By: Joe Strupp
Advance Publications’ Star-Ledger of Newark, N.J. and The Times of Trenton, N.J., are planning to offer buyout packages to newsroom and business-side employees.
Star-Ledger Publisher George Arwady would not disclose details of the offers, or say how many employees would be eligible, but said the information would be presented to workers on Wednesday and would affect non-union employees.
In addition, the two publications will combine printing operations and several business functions in an effort to cut costs, Arwady said.
“Since the Star-Ledger and the Times perform the same kind of tasks with similar equipment, putting together certain operations makes sense,” Arwady said in a release. “The approach we are taking also enables us to keep our separate identities while continuing to deliver high-quality service to our readers, advertisers and communities.”
Times Publisher Richard Bilotti said the changes would not impact his paper’s service to readers. “Except for improved color printing capacity, the changes should be invisible to readers and advertisers,” he said in a statement. “The Times will continue to publish just as it does now, and the paper will be strengthened by the back-office efficiencies that are contemplated.”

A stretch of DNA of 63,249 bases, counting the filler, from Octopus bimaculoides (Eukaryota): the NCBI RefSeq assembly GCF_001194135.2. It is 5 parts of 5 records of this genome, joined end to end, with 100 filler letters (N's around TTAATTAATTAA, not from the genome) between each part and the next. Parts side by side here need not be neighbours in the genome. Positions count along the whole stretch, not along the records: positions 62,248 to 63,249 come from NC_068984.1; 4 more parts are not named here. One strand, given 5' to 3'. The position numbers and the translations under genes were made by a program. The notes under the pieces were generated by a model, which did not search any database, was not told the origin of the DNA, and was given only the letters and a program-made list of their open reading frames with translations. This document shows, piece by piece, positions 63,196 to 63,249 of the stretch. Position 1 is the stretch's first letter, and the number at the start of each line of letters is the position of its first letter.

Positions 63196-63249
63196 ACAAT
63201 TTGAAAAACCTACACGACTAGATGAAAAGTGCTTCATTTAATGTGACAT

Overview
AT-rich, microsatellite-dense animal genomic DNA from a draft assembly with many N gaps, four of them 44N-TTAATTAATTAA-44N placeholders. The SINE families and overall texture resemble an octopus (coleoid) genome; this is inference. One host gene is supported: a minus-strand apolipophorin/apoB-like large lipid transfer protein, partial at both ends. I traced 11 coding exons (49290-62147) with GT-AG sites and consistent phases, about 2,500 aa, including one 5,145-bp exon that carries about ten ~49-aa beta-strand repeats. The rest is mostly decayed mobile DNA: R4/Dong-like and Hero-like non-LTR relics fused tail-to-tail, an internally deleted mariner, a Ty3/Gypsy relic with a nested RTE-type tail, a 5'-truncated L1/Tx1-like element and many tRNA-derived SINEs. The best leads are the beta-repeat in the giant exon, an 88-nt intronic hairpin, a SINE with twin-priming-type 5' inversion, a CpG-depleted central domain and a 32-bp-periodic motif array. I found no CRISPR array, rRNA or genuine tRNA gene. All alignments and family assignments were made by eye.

Arwady, publisher since 2004, noted that the job cuts would seek to eliminate duplicate positions under the new combined business and printing operations. “You will have fewer people in accounting, technical support, and some advertising support areas and circulation,” he told E&P.
Neither paper is represented by The Newspaper Guild. Arwady did not indicate how many employees were union-represented and did not disclose the number of employees at each publication. The Times has a circulation of 67,600, while The Star-Ledger boasts 400,092.
Arwady’s release also stated that “the newspapers needed to respond to the economic challenges caused by mergers among advertisers, increased competition for advertising dollars and escalating cost increases.” It also said “both The Star-Ledger and The Times have avoided the employee layoffs that have characterized other newspapers’ response to the same conditions. But in order to survive, both newspapers must become more competitive and operate as efficiently as possible.”
Arwady said the consolidation and buyouts were not part of any chain-wide cutbacks for Advance, which owns 26 daily newspapers, including the Times-Picayune in New Orleans and The Plain Dealer in Cleveland. He also said the cuts were not related to any impact on the Times-Picayune from the New Orleans post-hurricane economic problems.
When asked if the move to combine operations means the Times might eventually close or merge with the Star-Ledger, Arwady offered a firm no. “Not at all,” he said. “This ensures the long-term health of the Times. This puts them in good shape for the long haul. The paper is not closing, it is no going anywhere, we are just saving a buck.”